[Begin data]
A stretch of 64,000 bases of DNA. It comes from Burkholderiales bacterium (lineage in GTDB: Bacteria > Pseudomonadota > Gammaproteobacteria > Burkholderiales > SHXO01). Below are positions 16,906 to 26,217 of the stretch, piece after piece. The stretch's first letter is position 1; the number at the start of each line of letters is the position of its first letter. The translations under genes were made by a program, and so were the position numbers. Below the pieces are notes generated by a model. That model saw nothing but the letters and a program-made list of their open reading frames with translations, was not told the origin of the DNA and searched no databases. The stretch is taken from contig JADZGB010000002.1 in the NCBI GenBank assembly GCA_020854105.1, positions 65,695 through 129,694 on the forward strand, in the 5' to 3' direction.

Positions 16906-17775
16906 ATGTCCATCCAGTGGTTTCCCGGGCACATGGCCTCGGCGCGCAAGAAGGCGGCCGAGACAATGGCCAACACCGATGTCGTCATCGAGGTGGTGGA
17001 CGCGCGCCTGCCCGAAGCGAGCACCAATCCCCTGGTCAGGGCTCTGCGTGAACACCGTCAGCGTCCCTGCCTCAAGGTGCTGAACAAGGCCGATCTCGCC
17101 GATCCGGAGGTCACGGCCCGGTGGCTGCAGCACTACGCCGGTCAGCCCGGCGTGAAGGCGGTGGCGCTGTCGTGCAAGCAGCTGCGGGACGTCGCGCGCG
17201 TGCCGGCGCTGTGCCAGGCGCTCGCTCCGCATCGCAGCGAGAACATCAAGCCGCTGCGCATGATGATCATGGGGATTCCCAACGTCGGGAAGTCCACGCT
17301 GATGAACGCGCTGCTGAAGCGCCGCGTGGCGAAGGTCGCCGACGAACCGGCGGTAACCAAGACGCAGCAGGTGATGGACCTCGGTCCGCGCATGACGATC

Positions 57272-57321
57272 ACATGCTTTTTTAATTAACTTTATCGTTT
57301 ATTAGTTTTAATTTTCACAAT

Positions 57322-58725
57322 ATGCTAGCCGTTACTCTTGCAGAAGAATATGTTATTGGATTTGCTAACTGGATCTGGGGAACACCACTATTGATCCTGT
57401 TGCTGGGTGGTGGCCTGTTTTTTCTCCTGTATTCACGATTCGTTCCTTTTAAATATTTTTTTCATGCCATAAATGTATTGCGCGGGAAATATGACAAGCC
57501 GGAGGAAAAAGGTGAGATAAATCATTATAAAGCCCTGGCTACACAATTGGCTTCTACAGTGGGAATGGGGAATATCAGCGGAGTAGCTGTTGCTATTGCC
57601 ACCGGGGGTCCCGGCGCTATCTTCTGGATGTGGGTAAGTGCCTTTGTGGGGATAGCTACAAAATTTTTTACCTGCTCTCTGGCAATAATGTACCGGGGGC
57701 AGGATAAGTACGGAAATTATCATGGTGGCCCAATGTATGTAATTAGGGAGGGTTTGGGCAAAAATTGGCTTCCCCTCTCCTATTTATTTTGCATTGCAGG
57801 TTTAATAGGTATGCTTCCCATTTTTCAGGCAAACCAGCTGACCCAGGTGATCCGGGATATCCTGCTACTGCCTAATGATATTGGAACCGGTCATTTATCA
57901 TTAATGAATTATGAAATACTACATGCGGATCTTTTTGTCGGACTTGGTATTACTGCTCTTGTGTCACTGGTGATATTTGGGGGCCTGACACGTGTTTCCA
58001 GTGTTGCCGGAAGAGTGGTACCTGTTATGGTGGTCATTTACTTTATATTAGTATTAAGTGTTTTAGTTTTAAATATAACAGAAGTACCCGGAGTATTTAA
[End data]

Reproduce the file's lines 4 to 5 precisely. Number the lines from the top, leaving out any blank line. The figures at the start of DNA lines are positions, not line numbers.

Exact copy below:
17001 CGCGCGCCTGCCCGAAGCGAGCACCAATCCCCTGGTCAGGGCTCTGCGTGAACACCGTCAGCGTCCCTGCCTCAAGGTGCTGAACAAGGCCGATCTCGCC
17101 GATCCGGAGGTCACGGCCCGGTGGCTGCAGCACTACGCCGGTCAGCCCGGCGTGAAGGCGGTGGCGCTGTCGTGCAAGCAGCTGCGGGACGTCGCGCGCG